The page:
Foreclosure Claims (PAs 253, 255 & 256)
County treasurers use a variety of methods and numerous community resources to help people pay their taxes
and prevent tax foreclosure. The Michigan Supreme Court recently ruled, however, that people who have
property foreclosed for unpaid taxes have a common law right to any remaining proceeds from the sale of the
property, after all the taxes, interest, penalties, fees, and costs have been paid. This decision is called
Rafaeli after the person who began the case.
New legislation passed in December 2020 to amend state law to comply fully and fairly with the Michigan
Supreme Court Rafaeli decision. The Michigan Association of County Treasurers supports the new
Public Acts 253, 255 and 256 change current tax law to create a pathway to
recouping the proceeds from a tax sale of their foreclosed property.
The new public acts allow for the following:
- People can request the remaining proceeds from the sale of a foreclosed property, even if they
weren't able to pay their property taxes. This applies to both business and residential property
- The pathway starts with property owners filing their claim by July 1 following the date on which
property was foreclosed. This is for properties transferred or sold after July 17, 2020.
- Foreclosed property transferred or sold before July 18, 2020 a claim may be made only if the
Michigan Supreme Court orders that its decision in Rafaeli applies retroactively.
- All taxes, interest, penalties and fees must be paid prior to any release of remaining proceeds.
- People with delinquent property taxes will be notified several different ways and several
about their option to receive remaining proceeds.
- Cities, townships and land banks must pay fair market value for tax-foreclosed property they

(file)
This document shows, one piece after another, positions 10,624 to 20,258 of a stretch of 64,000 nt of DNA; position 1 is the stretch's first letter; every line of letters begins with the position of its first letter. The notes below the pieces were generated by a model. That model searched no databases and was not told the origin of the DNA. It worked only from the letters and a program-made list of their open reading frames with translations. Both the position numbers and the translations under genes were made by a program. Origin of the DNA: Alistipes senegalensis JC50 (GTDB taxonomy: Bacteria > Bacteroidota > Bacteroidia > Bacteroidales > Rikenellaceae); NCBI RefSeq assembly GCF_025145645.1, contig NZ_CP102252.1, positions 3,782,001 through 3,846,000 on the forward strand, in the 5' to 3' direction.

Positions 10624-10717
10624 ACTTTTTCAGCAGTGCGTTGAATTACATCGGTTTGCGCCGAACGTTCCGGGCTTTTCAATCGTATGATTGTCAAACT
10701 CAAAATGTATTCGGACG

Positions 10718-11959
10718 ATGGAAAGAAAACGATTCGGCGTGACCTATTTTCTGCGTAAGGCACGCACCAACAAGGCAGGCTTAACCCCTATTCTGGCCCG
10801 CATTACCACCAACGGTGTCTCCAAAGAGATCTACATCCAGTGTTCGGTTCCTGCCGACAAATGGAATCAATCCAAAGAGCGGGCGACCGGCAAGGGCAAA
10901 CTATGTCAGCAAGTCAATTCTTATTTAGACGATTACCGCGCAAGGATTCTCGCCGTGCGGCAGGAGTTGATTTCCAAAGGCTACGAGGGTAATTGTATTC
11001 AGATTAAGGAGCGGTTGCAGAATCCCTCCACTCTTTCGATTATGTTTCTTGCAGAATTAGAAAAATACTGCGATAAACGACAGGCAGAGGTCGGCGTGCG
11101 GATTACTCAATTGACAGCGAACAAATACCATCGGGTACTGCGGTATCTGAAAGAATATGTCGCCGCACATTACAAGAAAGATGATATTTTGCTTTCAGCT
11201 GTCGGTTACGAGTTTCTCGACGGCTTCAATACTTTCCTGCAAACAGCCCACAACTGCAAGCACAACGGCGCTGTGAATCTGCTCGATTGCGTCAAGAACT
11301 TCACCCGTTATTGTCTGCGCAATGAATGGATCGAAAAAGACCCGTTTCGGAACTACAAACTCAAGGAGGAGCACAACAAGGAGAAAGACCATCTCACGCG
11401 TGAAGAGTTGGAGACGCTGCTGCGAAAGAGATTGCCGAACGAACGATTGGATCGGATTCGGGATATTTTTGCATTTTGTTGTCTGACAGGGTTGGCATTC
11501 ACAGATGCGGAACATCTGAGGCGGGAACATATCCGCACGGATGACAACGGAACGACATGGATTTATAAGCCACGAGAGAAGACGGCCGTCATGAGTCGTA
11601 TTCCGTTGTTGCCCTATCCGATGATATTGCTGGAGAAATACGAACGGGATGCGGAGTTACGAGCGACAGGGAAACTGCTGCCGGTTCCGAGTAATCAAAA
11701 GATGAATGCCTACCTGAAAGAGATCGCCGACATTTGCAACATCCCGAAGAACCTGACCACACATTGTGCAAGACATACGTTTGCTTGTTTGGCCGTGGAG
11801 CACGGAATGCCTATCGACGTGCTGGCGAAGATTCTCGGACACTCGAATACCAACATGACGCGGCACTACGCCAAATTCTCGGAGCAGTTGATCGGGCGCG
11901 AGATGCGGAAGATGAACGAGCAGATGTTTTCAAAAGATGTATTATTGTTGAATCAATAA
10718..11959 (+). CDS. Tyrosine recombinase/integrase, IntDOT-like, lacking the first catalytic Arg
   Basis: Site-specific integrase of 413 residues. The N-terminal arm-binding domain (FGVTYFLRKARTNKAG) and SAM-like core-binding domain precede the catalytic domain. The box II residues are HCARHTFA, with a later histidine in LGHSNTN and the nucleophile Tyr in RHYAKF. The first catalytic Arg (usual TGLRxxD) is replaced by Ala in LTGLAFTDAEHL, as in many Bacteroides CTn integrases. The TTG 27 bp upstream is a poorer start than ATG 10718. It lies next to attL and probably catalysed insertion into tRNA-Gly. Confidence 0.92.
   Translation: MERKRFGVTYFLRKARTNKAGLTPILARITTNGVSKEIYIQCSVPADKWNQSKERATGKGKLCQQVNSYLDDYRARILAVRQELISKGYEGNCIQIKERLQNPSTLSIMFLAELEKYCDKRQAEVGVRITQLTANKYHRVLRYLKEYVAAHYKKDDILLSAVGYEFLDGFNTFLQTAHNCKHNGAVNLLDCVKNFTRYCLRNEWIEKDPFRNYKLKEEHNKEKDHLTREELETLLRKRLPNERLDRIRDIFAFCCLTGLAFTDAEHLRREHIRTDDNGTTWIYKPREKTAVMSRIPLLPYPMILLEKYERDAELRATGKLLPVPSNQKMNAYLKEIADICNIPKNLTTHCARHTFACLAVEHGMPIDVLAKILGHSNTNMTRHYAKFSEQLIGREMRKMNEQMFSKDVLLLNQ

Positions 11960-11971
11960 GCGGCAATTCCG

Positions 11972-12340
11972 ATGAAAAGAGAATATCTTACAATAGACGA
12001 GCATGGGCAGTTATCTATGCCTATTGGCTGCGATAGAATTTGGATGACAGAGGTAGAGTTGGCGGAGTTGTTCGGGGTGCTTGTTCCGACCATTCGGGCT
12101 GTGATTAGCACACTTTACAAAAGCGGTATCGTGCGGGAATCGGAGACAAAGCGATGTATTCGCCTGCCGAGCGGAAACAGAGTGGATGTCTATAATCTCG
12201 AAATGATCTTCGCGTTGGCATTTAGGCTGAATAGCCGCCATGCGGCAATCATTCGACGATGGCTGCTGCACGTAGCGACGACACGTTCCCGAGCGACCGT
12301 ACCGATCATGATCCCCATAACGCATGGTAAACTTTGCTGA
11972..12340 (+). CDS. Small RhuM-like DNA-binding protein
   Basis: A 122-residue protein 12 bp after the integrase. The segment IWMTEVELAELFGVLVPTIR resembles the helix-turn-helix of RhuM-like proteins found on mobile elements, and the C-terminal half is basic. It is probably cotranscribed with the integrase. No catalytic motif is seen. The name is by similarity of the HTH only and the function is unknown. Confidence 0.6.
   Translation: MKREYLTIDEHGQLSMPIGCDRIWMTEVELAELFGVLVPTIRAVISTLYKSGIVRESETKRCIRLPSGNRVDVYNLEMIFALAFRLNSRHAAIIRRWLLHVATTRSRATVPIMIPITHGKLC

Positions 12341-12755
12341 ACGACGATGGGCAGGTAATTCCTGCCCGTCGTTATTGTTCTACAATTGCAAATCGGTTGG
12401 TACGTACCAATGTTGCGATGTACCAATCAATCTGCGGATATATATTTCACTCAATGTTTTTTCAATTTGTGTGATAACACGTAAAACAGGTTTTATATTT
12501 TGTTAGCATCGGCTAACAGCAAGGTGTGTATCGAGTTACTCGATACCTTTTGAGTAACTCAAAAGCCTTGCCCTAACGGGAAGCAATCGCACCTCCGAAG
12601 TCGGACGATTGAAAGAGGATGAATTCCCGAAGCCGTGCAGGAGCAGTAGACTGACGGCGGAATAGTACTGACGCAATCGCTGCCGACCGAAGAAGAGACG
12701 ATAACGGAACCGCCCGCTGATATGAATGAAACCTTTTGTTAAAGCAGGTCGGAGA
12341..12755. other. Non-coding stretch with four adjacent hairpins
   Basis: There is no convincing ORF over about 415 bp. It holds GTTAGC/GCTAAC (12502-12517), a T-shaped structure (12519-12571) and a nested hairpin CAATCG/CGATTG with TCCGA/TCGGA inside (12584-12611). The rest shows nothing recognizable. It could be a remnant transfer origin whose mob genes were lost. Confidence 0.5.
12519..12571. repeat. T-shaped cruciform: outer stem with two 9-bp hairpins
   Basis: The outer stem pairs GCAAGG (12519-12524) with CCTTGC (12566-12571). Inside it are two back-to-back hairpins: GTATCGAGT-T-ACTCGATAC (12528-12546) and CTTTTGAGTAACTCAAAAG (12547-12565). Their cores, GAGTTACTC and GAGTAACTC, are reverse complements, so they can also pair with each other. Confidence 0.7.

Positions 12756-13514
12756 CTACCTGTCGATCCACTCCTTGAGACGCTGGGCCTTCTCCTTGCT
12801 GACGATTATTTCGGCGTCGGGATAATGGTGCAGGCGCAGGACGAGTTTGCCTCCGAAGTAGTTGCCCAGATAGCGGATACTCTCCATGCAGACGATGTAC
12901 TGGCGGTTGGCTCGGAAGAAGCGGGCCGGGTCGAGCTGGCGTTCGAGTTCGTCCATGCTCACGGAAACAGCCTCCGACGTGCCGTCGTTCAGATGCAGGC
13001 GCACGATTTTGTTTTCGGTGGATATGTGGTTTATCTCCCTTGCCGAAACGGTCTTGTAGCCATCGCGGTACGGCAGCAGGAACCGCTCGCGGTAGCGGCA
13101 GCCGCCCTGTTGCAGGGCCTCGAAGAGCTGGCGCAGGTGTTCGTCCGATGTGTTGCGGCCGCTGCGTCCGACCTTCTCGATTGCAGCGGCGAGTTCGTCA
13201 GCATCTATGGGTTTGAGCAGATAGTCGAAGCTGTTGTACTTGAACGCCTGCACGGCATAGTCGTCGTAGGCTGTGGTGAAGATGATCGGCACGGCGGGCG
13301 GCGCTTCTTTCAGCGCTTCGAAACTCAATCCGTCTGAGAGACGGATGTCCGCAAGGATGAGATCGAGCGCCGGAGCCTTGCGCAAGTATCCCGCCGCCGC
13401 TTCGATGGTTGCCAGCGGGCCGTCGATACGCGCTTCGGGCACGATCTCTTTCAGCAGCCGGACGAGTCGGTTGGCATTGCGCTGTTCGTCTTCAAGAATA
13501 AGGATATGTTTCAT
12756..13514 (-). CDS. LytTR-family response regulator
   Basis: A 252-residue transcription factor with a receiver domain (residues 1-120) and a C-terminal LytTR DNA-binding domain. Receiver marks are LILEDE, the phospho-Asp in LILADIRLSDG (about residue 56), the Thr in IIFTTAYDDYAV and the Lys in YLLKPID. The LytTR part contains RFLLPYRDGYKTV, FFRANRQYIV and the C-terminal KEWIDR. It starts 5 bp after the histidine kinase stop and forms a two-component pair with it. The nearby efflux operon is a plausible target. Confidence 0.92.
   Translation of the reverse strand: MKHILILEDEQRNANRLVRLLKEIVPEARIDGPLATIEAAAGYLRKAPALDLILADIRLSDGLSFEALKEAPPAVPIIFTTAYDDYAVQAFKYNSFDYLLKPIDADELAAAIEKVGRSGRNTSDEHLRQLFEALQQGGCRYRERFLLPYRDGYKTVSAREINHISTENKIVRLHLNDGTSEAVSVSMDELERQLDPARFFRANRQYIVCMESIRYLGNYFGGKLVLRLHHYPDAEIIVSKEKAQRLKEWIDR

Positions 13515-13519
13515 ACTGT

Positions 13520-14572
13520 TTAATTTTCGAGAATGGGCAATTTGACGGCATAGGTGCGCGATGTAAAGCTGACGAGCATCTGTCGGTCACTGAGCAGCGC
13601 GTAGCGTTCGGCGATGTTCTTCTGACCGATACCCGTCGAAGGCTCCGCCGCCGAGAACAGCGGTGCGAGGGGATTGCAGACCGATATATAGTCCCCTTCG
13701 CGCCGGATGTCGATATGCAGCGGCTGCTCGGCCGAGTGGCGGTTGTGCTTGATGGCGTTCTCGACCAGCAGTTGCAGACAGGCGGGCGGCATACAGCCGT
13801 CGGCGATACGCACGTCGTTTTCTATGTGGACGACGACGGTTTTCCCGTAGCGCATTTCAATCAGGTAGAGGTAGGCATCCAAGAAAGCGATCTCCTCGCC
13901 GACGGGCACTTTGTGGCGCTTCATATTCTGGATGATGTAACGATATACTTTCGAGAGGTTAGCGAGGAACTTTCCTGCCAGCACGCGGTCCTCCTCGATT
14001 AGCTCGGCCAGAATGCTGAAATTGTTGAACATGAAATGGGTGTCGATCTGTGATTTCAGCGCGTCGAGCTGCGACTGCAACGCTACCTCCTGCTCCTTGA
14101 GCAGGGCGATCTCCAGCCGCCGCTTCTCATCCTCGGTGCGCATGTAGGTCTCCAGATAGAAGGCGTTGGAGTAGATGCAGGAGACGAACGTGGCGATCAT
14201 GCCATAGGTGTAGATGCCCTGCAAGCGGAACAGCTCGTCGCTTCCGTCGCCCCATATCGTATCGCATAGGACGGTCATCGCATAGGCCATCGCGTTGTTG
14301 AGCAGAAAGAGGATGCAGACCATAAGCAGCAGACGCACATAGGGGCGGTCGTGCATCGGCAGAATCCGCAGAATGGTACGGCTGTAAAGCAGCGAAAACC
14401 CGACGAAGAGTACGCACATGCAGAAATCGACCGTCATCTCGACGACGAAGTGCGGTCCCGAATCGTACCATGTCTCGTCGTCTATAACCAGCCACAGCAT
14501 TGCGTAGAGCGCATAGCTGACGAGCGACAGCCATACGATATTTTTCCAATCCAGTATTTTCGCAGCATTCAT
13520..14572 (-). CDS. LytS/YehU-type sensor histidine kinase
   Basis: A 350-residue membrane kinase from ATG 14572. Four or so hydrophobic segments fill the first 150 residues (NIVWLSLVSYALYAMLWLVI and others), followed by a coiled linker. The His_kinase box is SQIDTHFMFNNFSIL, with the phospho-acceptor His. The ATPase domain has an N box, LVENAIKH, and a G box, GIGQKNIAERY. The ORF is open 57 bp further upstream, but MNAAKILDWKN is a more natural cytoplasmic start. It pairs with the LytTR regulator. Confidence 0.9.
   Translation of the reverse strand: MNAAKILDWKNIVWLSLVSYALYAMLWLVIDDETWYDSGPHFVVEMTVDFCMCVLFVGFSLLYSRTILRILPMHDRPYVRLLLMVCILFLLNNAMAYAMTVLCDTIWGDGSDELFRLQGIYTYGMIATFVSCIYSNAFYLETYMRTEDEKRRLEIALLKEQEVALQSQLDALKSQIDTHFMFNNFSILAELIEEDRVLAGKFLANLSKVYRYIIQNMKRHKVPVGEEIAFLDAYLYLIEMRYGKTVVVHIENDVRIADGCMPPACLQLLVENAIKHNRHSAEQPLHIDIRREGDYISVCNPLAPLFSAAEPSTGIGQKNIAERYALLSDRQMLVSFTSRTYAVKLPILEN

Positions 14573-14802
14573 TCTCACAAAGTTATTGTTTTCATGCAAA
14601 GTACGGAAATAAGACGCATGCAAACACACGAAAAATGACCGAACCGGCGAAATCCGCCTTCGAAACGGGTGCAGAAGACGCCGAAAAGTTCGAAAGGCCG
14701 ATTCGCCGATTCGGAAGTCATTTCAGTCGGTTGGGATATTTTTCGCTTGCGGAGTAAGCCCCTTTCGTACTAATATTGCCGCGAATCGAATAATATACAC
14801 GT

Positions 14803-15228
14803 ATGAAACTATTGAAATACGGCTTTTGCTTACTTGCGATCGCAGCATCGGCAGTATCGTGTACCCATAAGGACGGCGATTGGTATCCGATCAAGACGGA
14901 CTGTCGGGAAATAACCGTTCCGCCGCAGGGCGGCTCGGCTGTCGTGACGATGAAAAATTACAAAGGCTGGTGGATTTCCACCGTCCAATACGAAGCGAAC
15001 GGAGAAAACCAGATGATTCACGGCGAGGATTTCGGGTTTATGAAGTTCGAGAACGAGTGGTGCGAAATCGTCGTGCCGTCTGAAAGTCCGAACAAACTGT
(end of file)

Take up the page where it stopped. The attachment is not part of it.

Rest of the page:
under their "right of first refusal" so any remaining proceeds can go to former owners.
- County treasurers are no longer required to keep those proceeds in a delinquent property tax
which often pays for the costs of handling foreclosures.
- The laws allow the costs of foreclosure to be recovered in line with the Michigan Supreme Court
- We believe this is a fair and equitable solution to the Michigan Supreme Court's July 2020 ruling that
county treasurers couldn't keep proceeds of tax sales.
- County treasurers use a variety of methods and numerous community resources to help people pay their
taxes and prevent tax foreclosure.
- We prevented 97.5 percent of property tax foreclosures in 2019.
Poverty Exemptions (PA 253)
- People filing for property exemptions only have to do so every three years now, instead of every year.
retroactive to exemptions filed in 2019.
- A city or township must first adopt a resolution to allow longer poverty exemptions for homeowners who
- The property owner must be on a fixed income solely from public assistance that is not subject to
annual increases beyond the rate of inflation.
- If the owner sells the property, moves or experiences a change in household assets or income that would
make them ineligible for the exemption, they have 45 days to notify the county treasurer's office.
they may have to repay their taxes with interest.